Saturday, July 22, 2006

On this day in literature . . .

~ 1967 ~ Carl Sandburg dies at the age of 89 in Flat Rock, North Carolina.

I find Sandburg interesting as a poet primarily in the ways he echoes the themes and style of Walt Whitman. Both men were drawn to Abraham Lincoln (Sandburg wrote a six-volume biography of Lincoln), both saw themselves as representatives of the common working man, and both were experimental poets working with free verse and "unpoetic" content. Sandburg's poem "Chicago" demonstrates these last two aspects well, and I find it to be a good companion piece to Whitman's "Give me the splendid silent sun," especially to the second part of the poem in which Whitman praises Manhattan. I especially like Sandburg's cataloguing technique in this poem.

"Chicago" (1914)
Hog Butcher for the World,
Tool Maker, Stacker of Wheat,
Player with Railroads and the Nation’s Freight Handler;
Stormy, husky, brawling,
City of the Big Shoulders:
They tell me you are wicked and I believe them, for I have seen your painted women under the gas lamps luring the farm boys.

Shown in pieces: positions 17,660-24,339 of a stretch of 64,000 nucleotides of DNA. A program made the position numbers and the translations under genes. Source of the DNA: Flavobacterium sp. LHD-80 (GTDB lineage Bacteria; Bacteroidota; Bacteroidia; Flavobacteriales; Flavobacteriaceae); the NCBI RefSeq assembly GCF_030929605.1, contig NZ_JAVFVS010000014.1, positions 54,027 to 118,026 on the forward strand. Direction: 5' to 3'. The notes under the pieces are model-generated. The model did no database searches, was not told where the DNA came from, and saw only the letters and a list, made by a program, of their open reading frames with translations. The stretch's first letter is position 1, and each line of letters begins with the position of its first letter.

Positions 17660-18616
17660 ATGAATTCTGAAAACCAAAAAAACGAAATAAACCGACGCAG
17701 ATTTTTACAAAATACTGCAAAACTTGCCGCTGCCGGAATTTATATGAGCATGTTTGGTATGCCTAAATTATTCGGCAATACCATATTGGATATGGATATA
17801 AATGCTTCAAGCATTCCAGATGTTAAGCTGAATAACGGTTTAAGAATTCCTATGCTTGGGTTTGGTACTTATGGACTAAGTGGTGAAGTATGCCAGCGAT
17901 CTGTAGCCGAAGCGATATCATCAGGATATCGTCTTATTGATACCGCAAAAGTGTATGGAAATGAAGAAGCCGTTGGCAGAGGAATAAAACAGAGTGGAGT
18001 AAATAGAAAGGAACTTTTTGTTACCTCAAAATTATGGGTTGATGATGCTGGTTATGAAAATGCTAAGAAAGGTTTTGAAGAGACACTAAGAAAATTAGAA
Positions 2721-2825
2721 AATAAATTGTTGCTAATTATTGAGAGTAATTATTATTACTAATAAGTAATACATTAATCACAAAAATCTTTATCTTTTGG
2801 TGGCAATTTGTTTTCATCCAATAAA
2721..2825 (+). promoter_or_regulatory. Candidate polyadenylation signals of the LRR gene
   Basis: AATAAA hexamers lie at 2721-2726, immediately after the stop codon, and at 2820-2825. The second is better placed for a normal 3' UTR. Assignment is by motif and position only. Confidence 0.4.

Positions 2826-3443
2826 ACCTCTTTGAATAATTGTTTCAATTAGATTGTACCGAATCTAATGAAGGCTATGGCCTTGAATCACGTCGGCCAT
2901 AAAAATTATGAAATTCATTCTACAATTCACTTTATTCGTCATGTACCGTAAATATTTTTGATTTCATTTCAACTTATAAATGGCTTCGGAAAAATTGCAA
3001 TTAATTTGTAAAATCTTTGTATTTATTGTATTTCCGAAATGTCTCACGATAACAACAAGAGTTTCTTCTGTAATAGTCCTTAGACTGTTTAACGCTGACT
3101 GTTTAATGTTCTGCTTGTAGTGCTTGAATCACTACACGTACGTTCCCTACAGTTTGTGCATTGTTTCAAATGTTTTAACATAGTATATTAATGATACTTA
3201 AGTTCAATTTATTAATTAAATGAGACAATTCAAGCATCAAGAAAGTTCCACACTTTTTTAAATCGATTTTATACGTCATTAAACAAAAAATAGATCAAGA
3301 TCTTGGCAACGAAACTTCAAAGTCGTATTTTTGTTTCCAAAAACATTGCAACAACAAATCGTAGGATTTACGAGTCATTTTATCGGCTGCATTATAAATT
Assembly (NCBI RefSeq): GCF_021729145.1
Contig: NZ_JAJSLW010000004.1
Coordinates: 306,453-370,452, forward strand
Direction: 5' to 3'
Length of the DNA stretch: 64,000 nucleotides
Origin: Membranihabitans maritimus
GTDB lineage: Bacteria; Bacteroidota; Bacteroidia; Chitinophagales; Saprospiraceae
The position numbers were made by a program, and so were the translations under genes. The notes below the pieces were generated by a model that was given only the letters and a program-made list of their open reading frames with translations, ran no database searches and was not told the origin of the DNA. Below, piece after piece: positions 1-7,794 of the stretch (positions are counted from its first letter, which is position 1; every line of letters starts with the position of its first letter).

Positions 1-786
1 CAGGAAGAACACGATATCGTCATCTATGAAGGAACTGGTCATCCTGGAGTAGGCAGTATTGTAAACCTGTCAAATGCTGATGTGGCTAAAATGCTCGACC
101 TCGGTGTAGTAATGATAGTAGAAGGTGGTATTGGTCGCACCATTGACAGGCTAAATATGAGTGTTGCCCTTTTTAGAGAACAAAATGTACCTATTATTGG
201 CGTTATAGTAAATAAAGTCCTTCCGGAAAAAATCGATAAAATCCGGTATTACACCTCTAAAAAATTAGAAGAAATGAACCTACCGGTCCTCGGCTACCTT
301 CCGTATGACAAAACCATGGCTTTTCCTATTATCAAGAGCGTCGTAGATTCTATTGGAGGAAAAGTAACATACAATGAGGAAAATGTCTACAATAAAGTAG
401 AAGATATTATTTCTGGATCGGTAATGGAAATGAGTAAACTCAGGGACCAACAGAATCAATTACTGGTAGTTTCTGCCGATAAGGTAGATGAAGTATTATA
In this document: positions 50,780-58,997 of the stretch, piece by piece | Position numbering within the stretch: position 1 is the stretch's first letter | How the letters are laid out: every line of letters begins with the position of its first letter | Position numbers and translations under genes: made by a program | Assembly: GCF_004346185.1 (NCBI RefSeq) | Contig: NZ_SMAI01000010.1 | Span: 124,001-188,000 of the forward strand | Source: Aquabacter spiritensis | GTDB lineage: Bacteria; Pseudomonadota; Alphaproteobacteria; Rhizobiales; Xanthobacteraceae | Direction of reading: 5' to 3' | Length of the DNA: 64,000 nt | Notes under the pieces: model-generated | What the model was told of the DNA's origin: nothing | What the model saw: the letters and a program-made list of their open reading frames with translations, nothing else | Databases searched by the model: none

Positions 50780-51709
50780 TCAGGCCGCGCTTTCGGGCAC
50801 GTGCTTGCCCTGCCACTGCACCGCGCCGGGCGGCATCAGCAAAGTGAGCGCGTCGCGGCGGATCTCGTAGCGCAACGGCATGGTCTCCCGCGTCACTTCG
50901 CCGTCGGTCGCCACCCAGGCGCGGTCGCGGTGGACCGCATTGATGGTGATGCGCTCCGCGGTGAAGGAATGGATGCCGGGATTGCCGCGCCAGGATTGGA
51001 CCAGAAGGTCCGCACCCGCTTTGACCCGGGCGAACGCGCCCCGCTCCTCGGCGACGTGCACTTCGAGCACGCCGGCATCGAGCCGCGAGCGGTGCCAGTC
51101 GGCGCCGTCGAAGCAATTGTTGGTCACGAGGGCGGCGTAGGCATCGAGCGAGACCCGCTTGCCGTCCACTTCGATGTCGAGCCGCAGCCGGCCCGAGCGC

And they tell me you are crooked and I answer: Yes, it is true I have seen the gunman kill and go free to kill again.
And they tell me you are brutal and my reply is: On the faces of women and children I have seen the marks of wanton hunger.
And having answered so I turn once more to those who sneer at this my city, and I give them back the sneer and say to them:
Come and show me another city with lifted head singing so proud to be alive and coarse and strong and cunning.

Flinging magnetic curses amid the toil of piling job on job, here is a tall bold slugger set vivid against the little soft cities;
Fierce as a dog with tongue lapping for action, cunning as a savage pitted against the wilderness,
Building, breaking, rebuilding,
Under the smoke, dust all over his mouth, laughing with white teeth,
Under the terrible burden of destiny laughing as a young man laughs,
Laughing even as an ignorant fighter laughs who has never lost a battle,
Bragging and laughing that under his wrist is the pulse, and under his ribs the heart of the people,
Laughing the stormy, husky, brawling laughter of Youth, half-naked, sweating, proud to be Hog Butcher, Tool Maker, Stacker of Wheat, Player with Railroads and Freight Handler to the Nation.


Blogger Beverly said...

I posted about my recent visit to Chicago and made reference to your post about Sandburg...hope that's o.k. I looked up quotes about Chicago, but I didn't find any that seemed quite suited.

5:38 PM  
Blogger Andrea said...

I'm glad you could use it! Your pictures are great -- looks like you had a good trip! :-)

9:04 PM  
Anonymous Anonymous said...

Here are some links that I believe will be interested

12:51 AM  
Anonymous Anonymous said...

Here are some links that I believe will be interested

11:56 PM  
Anonymous Anonymous said...

Greets to the webmaster of this wonderful site! Keep up the good work. Thanks.

12:32 AM  

Post a Comment

<< Home